http://www.publicradio.org/columns/sp...

                    ATK also did an oven roasted pulled pork, where they first marinated the meat in a brine with liquid smoke, and then used smoked paprika in the dry rub. I roughly followed the idea using country style ribs and produced some good meat (though the smoke flavor was not strong).

                    1. kaleokahu RE: Lady_Tenar Oct 16, 2011 07:02 PM

                      Hi, Lady_Tenar:

                      Here's my take on liquid smoke. Like garlic powder, a *lot* more chefs and home cooks use it than will admit. Like garlic powder, they use it because it works well. Frankly, to draw a different analogy, it may be more like canned pumpkin--it's really hard to work a flavor improvement with real smoke. Texture, appearance and preservation are different matters.

                      Aloha,
                      Kaleo

                      1. eclecticsynergy RE: Lady_Tenar Oct 16, 2011 07:42 PM

                        I agree that it has its place, but is not a substitute for actual smoking. A few drops in a marinade, or a batch of greens, or a dip, or a soup, or a BBQ sauce works great.

                        It's one of those flavors where just enough can be wonderful, but a little too much is truly awful. I use & enjoy it occasionally, and one little bottle will last a long, long time. Myself, I use smoked paprika more often, but the liquid can go places the paprika can't.

                        Still, whatever you do, be careful not to spill any in your kitchen!!!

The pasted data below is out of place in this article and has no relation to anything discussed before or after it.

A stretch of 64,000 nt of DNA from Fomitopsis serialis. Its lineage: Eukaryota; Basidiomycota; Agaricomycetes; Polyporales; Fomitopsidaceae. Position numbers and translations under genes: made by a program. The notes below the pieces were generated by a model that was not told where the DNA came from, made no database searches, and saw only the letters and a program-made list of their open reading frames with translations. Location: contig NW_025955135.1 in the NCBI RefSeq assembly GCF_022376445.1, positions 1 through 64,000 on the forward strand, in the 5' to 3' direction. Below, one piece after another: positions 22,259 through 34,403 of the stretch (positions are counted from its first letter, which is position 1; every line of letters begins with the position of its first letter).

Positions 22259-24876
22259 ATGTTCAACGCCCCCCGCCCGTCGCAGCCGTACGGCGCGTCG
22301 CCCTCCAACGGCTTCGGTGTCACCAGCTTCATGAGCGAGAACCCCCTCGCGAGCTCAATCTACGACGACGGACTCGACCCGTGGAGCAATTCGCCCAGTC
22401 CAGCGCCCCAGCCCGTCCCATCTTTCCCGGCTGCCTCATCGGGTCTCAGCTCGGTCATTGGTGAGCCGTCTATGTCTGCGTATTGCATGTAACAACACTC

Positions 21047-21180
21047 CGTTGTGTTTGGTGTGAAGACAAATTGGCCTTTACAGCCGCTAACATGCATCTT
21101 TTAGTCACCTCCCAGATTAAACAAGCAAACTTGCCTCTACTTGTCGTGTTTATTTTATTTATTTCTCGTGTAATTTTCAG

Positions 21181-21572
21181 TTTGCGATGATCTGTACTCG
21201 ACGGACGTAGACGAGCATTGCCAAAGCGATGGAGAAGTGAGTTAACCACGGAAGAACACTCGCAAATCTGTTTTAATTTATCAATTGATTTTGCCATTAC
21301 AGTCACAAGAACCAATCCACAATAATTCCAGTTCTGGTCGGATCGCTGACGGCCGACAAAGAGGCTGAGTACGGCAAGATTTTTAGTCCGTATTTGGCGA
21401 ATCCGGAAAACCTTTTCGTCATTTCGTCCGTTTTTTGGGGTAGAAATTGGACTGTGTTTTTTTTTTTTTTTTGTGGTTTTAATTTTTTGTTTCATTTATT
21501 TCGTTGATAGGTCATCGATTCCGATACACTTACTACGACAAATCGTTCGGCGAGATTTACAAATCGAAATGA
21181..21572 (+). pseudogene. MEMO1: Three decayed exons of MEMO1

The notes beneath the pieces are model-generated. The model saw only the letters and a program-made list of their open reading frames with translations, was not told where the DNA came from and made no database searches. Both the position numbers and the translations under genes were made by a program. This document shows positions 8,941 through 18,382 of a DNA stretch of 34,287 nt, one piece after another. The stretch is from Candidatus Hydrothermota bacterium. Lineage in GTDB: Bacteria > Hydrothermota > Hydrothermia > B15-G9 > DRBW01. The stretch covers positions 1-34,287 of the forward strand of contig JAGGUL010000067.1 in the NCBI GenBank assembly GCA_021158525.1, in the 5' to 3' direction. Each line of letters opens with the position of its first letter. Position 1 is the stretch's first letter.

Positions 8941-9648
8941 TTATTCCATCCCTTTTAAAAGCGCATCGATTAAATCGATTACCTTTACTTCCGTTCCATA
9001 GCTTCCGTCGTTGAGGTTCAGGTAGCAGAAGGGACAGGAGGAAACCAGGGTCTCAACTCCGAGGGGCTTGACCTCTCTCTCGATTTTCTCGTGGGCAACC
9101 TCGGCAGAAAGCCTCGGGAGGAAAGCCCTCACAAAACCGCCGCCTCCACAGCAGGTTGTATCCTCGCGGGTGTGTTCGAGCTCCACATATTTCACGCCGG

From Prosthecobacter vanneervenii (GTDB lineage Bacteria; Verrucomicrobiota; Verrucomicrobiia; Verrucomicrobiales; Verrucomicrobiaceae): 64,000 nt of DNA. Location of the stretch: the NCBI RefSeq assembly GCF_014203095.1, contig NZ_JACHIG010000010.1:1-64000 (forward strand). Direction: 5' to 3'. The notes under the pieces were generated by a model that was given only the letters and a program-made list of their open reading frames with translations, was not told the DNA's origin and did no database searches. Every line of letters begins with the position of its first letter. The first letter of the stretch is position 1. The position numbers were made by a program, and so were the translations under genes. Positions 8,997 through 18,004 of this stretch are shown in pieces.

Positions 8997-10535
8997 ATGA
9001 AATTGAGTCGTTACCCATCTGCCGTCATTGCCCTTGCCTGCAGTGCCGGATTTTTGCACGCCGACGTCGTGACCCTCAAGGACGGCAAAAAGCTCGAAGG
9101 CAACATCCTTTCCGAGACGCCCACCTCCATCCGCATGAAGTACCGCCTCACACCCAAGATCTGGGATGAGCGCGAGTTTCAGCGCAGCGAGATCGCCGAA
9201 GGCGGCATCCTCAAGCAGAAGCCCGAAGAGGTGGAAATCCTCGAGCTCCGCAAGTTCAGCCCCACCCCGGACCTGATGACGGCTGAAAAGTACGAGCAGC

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                          gilintx RE: Lady_Tenar Oct 16, 2011 07:48 PM

                          I'm not sure where I read this, but liquid smoke is basically the equivalent of bong water (ahem). I only use it in rare instances, but I do keep it in my pantry for such occasions as making beef jerky. A little goes a long way, so don't go nuts with it. Otherwise, I'm on board with it.

                          1. bushwickgirl RE: Lady_Tenar Oct 17, 2011 06:40 AM

                            "bong water" mm, that was good for a laugh!

                            Not being in a position to smoke anything here (I tried it one time in Brooklyn, I was smoking chicken breasts in my little Weber Smoky Joe in the back yard and the fire department arrived, called by a neighbor who, yeah, smelled smoke.) I have used liquid smoke but right now I have hickory smoke powder which is great in bbq sauce, chili and on pork, on anything where I want a little smoky essense.

                            Ingredients: Spray dried smoke powder in a malt sugar base. Nothing fake about it. A little goes a very long way.

                            2 Replies
                            1. re: bushwickgirl
                              sbp RE: bushwickgirl Oct 17, 2011 10:04 AM

                              Do you have a pattern for that pumpkin avatar?

                              1. re: sbp
                                bushwickgirl RE: sbp Oct 17, 2011 03:48 PM

                                Hehe, no, it just came to me...wait til you see the pumpkin avatar I have for the day after Halloween.

                            2. m
                              magiesmom RE: Lady_Tenar Oct 17, 2011 06:52 AM

                              I use smoky paprika for this purpose.

                              1. MandalayVA RE: Lady_Tenar Oct 17, 2011 07:12 AM

                                I always have some on hand, but as others have said a little goes a long way.

                                1 Reply
                                1. re: MandalayVA
                                  scubadoo97 RE: MandalayVA Oct 17, 2011 08:49 AM

                                  Same here. I don't use it a lot. Have a smoker and use it often but there are times when it's just the ticket to get the flavor I want in a dish.

                                2. pdxgastro RE: Lady_Tenar Oct 17, 2011 04:02 PM

                                  To me, it is one of those pesky ingredients you buy for *ONE* recipe, after which it languishes in your cupboard getting old and crusty.